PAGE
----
Thursday, October 09, 2008

A Canadian on Obama

No, it's not a famous Canadian figure--it's my brother-in-law. He and his wife are both PhD students in political science at Duke, and I love hearing what they say. Here's his take on why he supports Barack Obama (even though he can't vote). With all of the emotional appeals left and right, I enjoy hearing someone step back and calmly analyze the candidates' leadership styles and stands on certain policy issues.

Your thoughts?


  1. As another Canadian not voting in the American election (but voting in the Canadian one on Oct 14), I have to say I agree with your brother-in-law on all points. I find the description of Obama as a cool and calculated decision-maker to be very apt and I think it's much of what attracts me to him. Some have called Obama elitist, but I just think he's detached and analytical enough to THINK before he acts and that's certainly a positive.

    I wish we had an Obama here in Canada. Our party leaders are pretty lame. We need a Trudeau again!

  2. hi there! i follow drop by your blog often to read about birthing info. i live in the u.s.-in a region where most are mccain supporters. i appreciated what your bnl had to say about obama. it was interesting to read someone's perspective outside of the u.s. and that is was written from a non-emotive stance. everyone here is SO emotional about this election. i'm already sick of it! : ) i personally was a ron paul fan...

  3. Thanks Rixa your BIL seems like a nice and reasonable person. (Of course, he could still be nice and reasonable and have different opinions than mine, but it just so happens I absolutely agree!) I'm so plugged into this election I keep forgetting I'm not actually an eligible voter. It could vote in this one, and would do so proudly. Not that I'm in a swing state by any stretch. If I were, I would have stopped procrastinating and obtained my citizenship back in May.

  4. another canadian voting in oure election but sadly can't vote in yours...i'm not even in the US, but if i could it would be Obama all the way. we've probably had more coverate of the american election than of our own (sad, isn't it?) and i think i'll be more upset if mccain wins down there than if harper wins up here.

    and on an unrelated note, i thought i'd pass this along. i'm sure you've already seen it or soon will but:

  5. (ooo, ignore the horrible spelling, just woke up. bad english major, bad, bad. sorry.)

  6. I won't vote for Obama because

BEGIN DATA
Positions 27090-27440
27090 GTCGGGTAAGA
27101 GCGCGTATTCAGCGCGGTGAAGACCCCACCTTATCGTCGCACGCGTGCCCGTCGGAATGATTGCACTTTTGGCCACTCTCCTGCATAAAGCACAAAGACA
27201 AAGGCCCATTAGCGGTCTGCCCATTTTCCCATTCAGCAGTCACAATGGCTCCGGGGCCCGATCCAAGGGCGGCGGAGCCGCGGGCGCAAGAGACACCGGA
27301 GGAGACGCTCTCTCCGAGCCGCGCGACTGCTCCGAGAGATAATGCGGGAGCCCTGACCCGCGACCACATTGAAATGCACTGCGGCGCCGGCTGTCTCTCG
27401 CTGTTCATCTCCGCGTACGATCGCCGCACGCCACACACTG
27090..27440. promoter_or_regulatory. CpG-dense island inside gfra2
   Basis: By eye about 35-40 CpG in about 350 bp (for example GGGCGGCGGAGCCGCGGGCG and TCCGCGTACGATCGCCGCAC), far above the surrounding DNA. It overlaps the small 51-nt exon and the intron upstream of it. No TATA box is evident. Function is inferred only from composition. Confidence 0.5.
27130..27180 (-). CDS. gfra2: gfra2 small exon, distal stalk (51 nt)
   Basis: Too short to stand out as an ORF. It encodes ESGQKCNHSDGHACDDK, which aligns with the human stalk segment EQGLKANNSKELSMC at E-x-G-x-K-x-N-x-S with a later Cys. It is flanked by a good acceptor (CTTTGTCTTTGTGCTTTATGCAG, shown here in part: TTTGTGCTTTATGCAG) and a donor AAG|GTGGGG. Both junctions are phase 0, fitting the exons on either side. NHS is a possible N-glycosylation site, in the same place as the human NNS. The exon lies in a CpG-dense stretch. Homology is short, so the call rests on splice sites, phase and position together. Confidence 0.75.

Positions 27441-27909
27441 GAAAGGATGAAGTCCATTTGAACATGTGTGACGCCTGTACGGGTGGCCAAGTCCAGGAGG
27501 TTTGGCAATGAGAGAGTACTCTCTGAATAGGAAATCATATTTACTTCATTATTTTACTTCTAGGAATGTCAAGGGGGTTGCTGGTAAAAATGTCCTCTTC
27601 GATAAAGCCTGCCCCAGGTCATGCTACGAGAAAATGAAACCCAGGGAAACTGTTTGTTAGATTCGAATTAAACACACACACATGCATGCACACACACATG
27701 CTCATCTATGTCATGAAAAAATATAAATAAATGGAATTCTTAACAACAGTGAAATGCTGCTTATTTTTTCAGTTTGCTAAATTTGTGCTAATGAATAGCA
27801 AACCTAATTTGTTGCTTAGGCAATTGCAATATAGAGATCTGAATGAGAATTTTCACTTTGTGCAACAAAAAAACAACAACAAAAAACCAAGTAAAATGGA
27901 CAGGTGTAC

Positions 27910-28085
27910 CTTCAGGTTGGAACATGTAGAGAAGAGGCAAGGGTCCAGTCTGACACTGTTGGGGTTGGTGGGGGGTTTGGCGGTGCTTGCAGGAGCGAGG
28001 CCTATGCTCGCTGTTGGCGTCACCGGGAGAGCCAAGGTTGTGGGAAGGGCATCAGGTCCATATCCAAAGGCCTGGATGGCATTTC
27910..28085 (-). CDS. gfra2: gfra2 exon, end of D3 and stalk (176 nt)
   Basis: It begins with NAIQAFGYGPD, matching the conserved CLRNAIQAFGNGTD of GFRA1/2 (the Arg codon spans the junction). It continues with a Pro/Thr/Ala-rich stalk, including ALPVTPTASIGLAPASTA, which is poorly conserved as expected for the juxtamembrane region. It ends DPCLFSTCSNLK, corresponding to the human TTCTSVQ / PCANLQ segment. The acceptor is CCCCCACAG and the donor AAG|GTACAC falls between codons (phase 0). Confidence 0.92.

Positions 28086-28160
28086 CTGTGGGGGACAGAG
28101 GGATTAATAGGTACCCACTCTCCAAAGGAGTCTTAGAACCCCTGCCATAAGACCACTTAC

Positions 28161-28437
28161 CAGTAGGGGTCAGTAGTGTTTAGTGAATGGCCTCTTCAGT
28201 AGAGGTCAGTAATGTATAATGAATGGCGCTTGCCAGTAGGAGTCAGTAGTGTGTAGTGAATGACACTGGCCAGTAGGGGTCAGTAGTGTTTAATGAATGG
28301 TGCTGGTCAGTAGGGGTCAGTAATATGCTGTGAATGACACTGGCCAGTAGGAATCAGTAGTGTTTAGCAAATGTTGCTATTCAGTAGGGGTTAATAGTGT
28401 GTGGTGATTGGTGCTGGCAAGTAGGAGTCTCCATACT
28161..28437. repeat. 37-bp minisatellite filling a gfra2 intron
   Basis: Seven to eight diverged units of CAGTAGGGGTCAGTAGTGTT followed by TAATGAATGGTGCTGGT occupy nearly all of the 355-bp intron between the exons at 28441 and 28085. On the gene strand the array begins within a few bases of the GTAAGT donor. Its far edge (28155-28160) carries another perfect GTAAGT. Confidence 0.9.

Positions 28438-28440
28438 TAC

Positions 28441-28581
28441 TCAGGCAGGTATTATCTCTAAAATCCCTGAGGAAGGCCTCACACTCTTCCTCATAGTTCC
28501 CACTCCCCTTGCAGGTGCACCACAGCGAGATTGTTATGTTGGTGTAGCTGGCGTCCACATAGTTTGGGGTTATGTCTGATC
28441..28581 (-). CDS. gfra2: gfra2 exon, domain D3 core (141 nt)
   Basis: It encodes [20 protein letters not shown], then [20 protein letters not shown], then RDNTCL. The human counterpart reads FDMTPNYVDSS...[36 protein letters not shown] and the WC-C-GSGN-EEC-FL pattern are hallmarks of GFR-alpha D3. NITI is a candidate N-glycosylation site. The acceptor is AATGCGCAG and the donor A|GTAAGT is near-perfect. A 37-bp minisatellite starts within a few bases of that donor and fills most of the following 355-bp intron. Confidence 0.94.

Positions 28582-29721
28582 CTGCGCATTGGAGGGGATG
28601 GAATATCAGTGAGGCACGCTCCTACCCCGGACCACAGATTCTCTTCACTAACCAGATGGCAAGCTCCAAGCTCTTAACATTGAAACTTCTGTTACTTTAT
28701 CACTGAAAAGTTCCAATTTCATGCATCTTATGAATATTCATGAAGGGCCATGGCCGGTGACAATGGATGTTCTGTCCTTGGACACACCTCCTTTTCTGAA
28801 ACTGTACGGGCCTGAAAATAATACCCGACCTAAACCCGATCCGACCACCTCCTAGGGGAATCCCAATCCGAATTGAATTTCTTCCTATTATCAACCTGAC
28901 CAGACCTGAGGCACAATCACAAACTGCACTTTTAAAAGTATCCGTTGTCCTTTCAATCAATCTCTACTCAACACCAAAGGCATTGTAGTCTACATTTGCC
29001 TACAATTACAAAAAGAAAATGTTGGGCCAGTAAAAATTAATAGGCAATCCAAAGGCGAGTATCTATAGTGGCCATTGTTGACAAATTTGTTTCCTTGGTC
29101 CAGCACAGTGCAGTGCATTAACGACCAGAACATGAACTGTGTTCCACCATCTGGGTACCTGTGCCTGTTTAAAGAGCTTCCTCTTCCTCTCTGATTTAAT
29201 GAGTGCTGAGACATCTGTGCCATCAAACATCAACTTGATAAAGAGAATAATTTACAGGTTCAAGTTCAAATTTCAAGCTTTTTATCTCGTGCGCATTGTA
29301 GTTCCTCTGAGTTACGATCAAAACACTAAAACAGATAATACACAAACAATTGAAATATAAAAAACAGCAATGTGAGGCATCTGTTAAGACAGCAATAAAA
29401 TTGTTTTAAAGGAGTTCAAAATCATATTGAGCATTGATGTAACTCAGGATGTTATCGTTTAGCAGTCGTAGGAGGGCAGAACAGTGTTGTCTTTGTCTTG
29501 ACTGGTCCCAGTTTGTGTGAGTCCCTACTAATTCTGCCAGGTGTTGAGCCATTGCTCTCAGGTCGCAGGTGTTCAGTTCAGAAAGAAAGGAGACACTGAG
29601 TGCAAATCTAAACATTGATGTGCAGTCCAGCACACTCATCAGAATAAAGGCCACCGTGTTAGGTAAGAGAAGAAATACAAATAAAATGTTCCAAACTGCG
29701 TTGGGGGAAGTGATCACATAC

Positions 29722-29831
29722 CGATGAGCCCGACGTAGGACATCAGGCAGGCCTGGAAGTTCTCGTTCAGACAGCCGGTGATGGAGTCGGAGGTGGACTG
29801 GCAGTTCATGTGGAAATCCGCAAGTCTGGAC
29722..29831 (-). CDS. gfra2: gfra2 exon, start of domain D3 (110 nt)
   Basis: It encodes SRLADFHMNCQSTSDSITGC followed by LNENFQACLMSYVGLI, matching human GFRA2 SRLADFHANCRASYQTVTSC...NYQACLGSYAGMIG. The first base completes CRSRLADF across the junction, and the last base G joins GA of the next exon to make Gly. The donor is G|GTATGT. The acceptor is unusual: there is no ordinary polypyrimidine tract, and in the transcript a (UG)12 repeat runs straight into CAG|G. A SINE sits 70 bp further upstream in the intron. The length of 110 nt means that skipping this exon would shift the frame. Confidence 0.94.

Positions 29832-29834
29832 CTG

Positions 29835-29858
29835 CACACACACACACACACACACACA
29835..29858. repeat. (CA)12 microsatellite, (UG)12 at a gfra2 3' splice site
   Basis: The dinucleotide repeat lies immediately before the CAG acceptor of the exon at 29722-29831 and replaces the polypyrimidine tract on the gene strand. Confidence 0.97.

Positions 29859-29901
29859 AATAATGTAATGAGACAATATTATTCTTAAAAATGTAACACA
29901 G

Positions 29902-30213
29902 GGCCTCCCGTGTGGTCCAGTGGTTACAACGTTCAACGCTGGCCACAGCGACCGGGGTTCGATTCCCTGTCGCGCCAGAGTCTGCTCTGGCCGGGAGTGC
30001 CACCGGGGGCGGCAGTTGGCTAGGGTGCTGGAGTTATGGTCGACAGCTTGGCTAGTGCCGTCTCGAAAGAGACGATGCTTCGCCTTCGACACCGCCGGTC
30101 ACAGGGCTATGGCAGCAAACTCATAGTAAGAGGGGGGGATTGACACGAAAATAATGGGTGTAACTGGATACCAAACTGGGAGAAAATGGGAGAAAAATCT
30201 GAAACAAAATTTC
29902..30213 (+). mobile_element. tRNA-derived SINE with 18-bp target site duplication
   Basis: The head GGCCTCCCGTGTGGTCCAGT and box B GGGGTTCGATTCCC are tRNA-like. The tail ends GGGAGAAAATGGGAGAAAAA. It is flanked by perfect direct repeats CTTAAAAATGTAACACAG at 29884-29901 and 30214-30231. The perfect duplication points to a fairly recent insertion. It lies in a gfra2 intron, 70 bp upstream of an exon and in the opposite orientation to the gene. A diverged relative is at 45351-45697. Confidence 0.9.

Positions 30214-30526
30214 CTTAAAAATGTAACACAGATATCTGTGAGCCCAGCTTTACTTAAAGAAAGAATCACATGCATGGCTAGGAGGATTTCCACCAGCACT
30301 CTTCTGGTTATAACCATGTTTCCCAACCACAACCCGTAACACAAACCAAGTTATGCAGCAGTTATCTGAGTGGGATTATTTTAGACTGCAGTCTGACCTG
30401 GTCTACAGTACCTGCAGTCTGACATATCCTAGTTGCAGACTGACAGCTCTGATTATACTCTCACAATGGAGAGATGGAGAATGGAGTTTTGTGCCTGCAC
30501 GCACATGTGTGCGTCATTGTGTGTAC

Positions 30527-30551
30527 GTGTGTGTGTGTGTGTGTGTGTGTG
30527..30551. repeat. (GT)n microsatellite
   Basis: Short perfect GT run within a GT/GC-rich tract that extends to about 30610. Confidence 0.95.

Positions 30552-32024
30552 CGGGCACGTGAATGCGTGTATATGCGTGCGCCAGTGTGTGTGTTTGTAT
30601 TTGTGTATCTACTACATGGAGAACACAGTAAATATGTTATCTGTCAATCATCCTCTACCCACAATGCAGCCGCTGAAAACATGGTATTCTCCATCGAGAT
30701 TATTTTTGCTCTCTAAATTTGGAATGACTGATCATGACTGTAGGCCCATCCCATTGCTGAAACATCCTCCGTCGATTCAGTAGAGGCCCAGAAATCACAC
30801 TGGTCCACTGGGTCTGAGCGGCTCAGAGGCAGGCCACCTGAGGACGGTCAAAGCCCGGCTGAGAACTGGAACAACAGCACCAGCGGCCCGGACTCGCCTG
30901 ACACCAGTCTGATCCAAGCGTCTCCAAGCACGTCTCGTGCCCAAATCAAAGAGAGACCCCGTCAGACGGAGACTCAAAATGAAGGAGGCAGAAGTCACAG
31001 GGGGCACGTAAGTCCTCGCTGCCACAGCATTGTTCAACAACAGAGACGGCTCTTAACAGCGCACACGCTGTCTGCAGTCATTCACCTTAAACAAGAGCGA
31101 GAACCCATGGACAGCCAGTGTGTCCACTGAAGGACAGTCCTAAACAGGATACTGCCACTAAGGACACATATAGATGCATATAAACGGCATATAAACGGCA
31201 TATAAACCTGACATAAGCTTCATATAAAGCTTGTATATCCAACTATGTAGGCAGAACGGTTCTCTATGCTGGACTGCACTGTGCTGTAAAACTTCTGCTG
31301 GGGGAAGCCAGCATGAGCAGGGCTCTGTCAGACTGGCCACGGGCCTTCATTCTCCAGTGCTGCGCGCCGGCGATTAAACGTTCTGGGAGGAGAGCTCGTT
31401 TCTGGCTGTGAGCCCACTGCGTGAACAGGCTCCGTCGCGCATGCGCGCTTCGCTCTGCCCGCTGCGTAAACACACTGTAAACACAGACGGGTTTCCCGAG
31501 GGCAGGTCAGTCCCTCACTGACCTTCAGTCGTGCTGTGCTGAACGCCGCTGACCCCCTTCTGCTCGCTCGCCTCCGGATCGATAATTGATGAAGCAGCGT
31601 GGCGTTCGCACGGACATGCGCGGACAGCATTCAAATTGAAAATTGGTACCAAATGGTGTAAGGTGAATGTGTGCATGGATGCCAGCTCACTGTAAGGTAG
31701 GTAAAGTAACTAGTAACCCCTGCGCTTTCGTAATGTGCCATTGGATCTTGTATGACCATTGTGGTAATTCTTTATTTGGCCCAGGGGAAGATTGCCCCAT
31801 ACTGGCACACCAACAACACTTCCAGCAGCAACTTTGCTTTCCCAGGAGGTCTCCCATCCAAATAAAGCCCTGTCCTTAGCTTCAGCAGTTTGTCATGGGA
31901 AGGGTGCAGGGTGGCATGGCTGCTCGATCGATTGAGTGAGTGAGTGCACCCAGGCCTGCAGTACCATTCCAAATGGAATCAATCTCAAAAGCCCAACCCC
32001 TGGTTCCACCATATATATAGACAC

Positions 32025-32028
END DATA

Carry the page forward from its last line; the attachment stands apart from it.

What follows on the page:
1) He supports abortion
    2) He supports redistribution of someone who as worked in HR for a fast food restaurant, this makes the cycle of poverty worse than better...people actually get rewarded for not working hard
    3) He supports universal healthcare...we can't reform welfare (full of fraud and people taking advantage of the system), and we the government to run, I don't think so
    4) He will appoint liberal judges to the Supreme court
    5) I don't feel like he will protect our country and be a good commander in chief

    I will be voting for McCain because
    1) Sarah Palin will be a wonderful VP...I just love her
    2) He will protect our country, and be a commander in chief with guts
    3) He does not support abortion except in rape cases and when the mother's life is in danger
    4) He does not support the redistribution of wealth
    5) He will appoint conservative judges to the supreme court

    A very liberal president and congress together scare this conservative Christian girl like nothing else. I'm not McCain's biggest fan--but I am Sarah Palin's biggest fan:)--but an Obama presidency scares me.

  7. His post seemed more anti-McCain than pro-Obama.

    I'm an independent, and I would have looked long and hard at Hillary. Obama is too far left for me.

    The thing that irritates me about Obama is that his primary "qualifications" are giving good speeches and running for president. No accomplishments. I had to chuckle in the debate when he mentioned how he reached across the aisle to work with some Republican on nuclear proliferation. Really? I hadn't realized that was such a charged, partisan topic! Try reaching across the aisle on abortion, or education reform, or Social Security reform, or even campaign finance reform if you want to impress us.

    I thought it was interesting that your brother-in-law sees it as a disadvantage that change happens so slowly with a president and congress from different parties. I see it as a benefit, myself. Honestly, most Americans (liberal or conservative) are near the center. Having the president and congress in the same party, I think, encourages that party to go farther to the left or the right than is representative of our country.